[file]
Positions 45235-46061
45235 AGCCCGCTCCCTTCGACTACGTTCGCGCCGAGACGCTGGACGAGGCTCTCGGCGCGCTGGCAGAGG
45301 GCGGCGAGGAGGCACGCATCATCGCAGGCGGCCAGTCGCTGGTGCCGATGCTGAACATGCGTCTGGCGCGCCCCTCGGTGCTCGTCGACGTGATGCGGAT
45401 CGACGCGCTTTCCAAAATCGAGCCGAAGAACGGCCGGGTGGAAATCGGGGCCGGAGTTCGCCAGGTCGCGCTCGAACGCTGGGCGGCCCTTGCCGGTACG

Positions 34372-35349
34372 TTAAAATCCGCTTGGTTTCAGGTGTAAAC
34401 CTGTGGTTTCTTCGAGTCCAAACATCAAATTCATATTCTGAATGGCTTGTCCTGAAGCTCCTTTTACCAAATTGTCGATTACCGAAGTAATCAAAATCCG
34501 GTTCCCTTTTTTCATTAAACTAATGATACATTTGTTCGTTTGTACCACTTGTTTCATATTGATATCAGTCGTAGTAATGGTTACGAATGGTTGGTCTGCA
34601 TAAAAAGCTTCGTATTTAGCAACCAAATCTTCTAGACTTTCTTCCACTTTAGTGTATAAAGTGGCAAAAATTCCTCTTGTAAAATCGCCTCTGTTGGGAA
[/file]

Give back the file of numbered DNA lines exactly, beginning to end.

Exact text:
Positions 45235-46061
45235 AGCCCGCTCCCTTCGACTACGTTCGCGCCGAGACGCTGGACGAGGCTCTCGGCGCGCTGGCAGAGG
45301 GCGGCGAGGAGGCACGCATCATCGCAGGCGGCCAGTCGCTGGTGCCGATGCTGAACATGCGTCTGGCGCGCCCCTCGGTGCTCGTCGACGTGATGCGGAT
45401 CGACGCGCTTTCCAAAATCGAGCCGAAGAACGGCCGGGTGGAAATCGGGGCCGGAGTTCGCCAGGTCGCGCTCGAACGCTGGGCGGCCCTTGCCGGTACG

Positions 34372-35349
34372 TTAAAATCCGCTTGGTTTCAGGTGTAAAC
34401 CTGTGGTTTCTTCGAGTCCAAACATCAAATTCATATTCTGAATGGCTTGTCCTGAAGCTCCTTTTACCAAATTGTCGATTACCGAAGTAATCAAAATCCG
34501 GTTCCCTTTTTTCATTAAACTAATGATACATTTGTTCGTTTGTACCACTTGTTTCATATTGATATCAGTCGTAGTAATGGTTACGAATGGTTGGTCTGCA
34601 TAAAAAGCTTCGTATTTAGCAACCAAATCTTCTAGACTTTCTTCCACTTTAGTGTATAAAGTGGCAAAAATTCCTCTTGTAAAATCGCCTCTGTTGGGAA